Keep things in perspective.
The charts below illustrate that last week's action simply
brought the broad indices back a bit off nominal all-time highs
set earlier this month. When looking at the DJIA and the NASDAQ
Composite it is noteworthy that almost 100% of their 52-week
performance came from movement just since the start of this year.
IBM's greater than 10% one-week drop and Apple's regression to
under $400 dragged down the Tech Index by 4.36%.
The summer of 2012's market lows were set as expectations for
worldwide recession were being priced into shares of industrials
and materials. Buyers of those stocks last May and June ended up
big winners even though the economic conditions haven't changed
much since then.
Industry leaders like Deere (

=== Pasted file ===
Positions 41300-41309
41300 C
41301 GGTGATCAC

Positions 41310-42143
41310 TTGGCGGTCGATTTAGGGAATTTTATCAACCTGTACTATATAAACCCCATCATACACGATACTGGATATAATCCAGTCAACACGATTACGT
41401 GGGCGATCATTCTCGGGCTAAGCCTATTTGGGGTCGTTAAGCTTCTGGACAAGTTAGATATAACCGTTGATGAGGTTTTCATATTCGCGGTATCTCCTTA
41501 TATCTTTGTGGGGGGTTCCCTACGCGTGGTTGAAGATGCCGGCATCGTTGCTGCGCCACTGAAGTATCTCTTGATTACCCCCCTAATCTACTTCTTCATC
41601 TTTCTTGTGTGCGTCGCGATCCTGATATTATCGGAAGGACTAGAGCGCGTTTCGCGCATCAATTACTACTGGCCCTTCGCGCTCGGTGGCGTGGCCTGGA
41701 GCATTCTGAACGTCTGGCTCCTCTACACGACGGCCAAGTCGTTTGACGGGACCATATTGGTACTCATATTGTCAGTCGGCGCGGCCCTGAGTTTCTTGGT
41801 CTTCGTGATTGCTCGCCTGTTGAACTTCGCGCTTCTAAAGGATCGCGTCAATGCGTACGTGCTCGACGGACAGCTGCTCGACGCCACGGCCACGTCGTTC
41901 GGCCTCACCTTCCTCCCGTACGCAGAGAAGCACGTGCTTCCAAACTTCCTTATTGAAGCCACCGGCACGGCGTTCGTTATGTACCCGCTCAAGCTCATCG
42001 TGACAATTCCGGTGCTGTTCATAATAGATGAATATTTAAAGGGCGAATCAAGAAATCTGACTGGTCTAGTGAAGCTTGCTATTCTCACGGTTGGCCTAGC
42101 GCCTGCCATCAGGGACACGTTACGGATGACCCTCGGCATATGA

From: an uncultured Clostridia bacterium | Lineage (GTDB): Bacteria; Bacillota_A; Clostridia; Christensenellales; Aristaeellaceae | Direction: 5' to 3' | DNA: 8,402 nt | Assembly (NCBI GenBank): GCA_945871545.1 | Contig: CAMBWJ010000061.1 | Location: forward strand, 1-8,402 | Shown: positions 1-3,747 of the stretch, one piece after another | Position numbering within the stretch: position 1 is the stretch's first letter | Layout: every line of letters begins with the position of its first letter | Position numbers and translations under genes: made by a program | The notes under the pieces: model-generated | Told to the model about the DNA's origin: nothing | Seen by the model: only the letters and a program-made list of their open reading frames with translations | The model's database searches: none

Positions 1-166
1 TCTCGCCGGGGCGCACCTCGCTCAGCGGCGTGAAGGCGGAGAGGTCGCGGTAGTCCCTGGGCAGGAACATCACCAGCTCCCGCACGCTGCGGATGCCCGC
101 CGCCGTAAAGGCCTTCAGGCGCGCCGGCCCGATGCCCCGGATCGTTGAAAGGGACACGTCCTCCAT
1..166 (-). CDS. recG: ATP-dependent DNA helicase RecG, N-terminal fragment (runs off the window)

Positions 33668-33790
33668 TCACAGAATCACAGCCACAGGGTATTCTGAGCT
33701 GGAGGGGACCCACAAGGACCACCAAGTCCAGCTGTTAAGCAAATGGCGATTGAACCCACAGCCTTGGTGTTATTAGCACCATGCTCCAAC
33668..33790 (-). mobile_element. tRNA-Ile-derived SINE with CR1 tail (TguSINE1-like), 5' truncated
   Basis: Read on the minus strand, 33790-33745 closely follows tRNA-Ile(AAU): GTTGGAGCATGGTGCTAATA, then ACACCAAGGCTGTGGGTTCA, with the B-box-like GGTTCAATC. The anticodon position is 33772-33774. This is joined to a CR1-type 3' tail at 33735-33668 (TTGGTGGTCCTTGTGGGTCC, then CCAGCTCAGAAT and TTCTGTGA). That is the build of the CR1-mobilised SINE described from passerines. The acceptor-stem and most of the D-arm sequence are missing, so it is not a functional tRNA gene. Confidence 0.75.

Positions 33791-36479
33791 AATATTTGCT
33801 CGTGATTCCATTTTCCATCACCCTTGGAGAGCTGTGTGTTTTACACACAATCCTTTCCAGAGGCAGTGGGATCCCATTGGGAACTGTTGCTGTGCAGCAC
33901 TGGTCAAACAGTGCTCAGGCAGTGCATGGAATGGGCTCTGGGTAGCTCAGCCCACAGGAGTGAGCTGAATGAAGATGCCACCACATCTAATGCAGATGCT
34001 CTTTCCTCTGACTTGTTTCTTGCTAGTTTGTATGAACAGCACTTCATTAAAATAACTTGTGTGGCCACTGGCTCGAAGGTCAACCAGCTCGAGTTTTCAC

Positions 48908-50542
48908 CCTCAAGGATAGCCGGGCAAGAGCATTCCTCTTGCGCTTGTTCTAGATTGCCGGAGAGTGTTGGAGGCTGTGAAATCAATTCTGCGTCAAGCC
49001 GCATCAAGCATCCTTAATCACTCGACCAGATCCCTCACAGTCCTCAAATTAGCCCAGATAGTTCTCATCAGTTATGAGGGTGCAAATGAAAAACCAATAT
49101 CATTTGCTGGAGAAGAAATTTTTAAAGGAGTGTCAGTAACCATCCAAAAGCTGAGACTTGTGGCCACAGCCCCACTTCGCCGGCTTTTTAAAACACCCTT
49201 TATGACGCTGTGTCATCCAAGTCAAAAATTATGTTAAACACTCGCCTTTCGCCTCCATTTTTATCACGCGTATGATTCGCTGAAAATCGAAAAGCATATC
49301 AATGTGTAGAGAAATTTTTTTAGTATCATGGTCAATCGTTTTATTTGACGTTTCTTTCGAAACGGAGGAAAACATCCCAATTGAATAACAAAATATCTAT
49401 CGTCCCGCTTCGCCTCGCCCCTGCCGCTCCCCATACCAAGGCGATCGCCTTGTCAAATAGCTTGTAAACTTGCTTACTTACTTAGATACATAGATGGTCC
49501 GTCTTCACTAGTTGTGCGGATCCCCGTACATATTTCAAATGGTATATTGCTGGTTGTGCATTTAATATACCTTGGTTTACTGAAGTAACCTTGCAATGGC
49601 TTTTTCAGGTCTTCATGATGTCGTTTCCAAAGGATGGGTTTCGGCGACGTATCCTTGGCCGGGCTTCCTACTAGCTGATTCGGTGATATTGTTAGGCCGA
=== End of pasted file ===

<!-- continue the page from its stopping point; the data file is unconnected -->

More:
), Cummins (
), Caterpillar (
), and Schlumberger (
) now trade nearer low points than highs, once again. Fertilizer
companies Agrium (
), Potash (
) and Mosaic (
) are similarly offered near multi-year low valuations.
If you missed making money in these by passing on them last
spring, you are now getting a second chance to put on positions
at great prices. "Buying low to sell high" requires actually
getting in when the news appears less than rosy.
It's better to buy when shares are out-of-favor. Ironically,
that's when yields are best and risk is diminished.
Any stock could go lower in the short run. World-class companies
that supply needed goods and services will always come back up
when the cycle plays out. In an environment dominated by
in-and-out trading those who take a longer-term view are more
likely to outperform.
See Market Shadows' Virtual Value portfolio and its performance
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